LOUISVILLE, Ky. (BP)–The North American Mission Board of the Southern Baptist Convention and the District of Columbia Baptist Convention have experienced a parting of ways.
Last fall, NAMB presented a proposal to the DCBC seeking to restructure the arrangement of cooperation between the two bodies. NAMB was seeking greater accountability regarding the use of the $475,000 it annually contributes to the DCBC. From the beginning, this proposal encountered resistance. The “proposal” NAMB offered was characterized as an “ultimatum” and a “threat” by the leadership of the DCBC. Early on, one could sense trouble on the horizon.
A prominent D.C. pastor said, “[T]he move by the Southern Baptist Convention to defund the District of Columbia Baptist Convention is deplorable, despicable and unconscionable.”
Trouble really brewed up as allegations of racism began to surface. Occurring two months after the installation of the DCBC’s first black executive director, some sought to insinuate that NAMB’s actions might be racially motivated at worst or racially insensitive at best. After mentioning the history of racism among Baptists in America, the same D.C. pastor stated, “Now, what makes this threat of defunding so odious is that Dr. Jeffrey Haggray … is the first African American appointed to that position.” In a July 2002 newsletter, Haggray himself left the door open that NAMB’s president, Robert Reccord, may have been motivated by Haggray’s skin color.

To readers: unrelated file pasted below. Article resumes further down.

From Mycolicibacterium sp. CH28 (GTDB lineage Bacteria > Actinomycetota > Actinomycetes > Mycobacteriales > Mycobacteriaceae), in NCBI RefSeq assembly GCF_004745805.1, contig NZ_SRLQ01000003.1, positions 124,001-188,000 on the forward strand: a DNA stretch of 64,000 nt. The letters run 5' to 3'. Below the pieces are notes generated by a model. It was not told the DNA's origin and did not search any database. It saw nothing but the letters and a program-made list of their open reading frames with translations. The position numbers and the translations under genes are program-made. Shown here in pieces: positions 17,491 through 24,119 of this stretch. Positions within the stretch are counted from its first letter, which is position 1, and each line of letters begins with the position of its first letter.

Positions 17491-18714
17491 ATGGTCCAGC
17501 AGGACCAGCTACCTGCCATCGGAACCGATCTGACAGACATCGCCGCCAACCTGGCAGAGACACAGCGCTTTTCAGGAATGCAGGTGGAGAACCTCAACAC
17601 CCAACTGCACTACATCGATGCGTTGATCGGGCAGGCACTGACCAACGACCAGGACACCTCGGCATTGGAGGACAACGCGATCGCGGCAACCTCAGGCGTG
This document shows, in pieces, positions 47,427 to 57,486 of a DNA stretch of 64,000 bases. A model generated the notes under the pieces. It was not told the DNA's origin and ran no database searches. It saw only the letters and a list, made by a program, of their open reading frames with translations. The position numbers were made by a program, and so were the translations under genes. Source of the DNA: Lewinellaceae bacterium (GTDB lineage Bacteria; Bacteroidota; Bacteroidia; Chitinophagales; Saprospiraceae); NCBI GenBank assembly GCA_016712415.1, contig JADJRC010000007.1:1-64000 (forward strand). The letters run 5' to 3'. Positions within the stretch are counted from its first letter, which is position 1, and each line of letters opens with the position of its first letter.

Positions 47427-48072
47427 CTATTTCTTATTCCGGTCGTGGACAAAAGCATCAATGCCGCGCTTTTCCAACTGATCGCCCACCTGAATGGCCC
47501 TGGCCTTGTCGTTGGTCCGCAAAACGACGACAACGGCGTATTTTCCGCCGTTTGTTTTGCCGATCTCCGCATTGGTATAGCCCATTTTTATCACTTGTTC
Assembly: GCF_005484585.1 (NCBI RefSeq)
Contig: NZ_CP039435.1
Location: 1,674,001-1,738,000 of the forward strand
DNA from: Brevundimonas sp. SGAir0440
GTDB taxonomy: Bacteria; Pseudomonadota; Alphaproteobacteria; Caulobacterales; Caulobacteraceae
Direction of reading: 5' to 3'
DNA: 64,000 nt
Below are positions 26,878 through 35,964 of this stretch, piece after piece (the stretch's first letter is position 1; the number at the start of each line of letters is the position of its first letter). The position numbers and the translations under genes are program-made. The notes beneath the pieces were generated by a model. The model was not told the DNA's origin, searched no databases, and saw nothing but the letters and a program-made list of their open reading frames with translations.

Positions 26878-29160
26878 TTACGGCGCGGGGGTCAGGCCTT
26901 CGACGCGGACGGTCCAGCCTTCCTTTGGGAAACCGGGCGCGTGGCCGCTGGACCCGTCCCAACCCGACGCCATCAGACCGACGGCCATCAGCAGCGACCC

As one who has sought to make SBC seminaries a significant provider of theological education for black Baptists, these accusations and innuendoes attracted my attention.
As the SBC and other evangelical denominations seek to become more racially diverse and overcome histories involving slavery, internment and segregation, one must ask, “Can fellow believers of different racial backgrounds examine and critique one another without it being called racism?” Can a Christian who happens to be white ever challenge the theology or ministry of a Christian who happens to be black, Asian or Hispanic without opening himself up to the charge of racism? Without affirmative answers to these questions, how can multicultural denominations, that should characterize Christ’s diverse people, ever have doctrinal boundaries?
I realize that I am foolish to assume that everyone sees the need for doctrinal boundaries. Often in today’s do-good and feel-good religion, we are tempted to pursue human unity at the expense of doctrinal clarity. As we stroll through the intoxicating Vanity Fair of postmodernity, who has the concern to “earnestly contend for the faith once for all delivered unto the saints”? Vague, mushy spirituality may be the foundation of much of mainline Protestantism but it certainly does not reflect the recent history of the SBC. It certainly does not typify the seminary I serve.
In order to get a balanced view of the situation, we must understand that the DCBC is a unique phenomenon to begin with. As a convention, it is trilaterally aligned with the Southern Baptist Convention, the Progressive National Baptist Convention and the American Baptist Churches, U.S.A. This central fact forces the DCBC to attempt to sit on three different theological platforms. To conceal the precariousness of such an arrangement, the DCBC’s executive board decided that they would “take no stance on the statements of beliefs of the three national bodies.”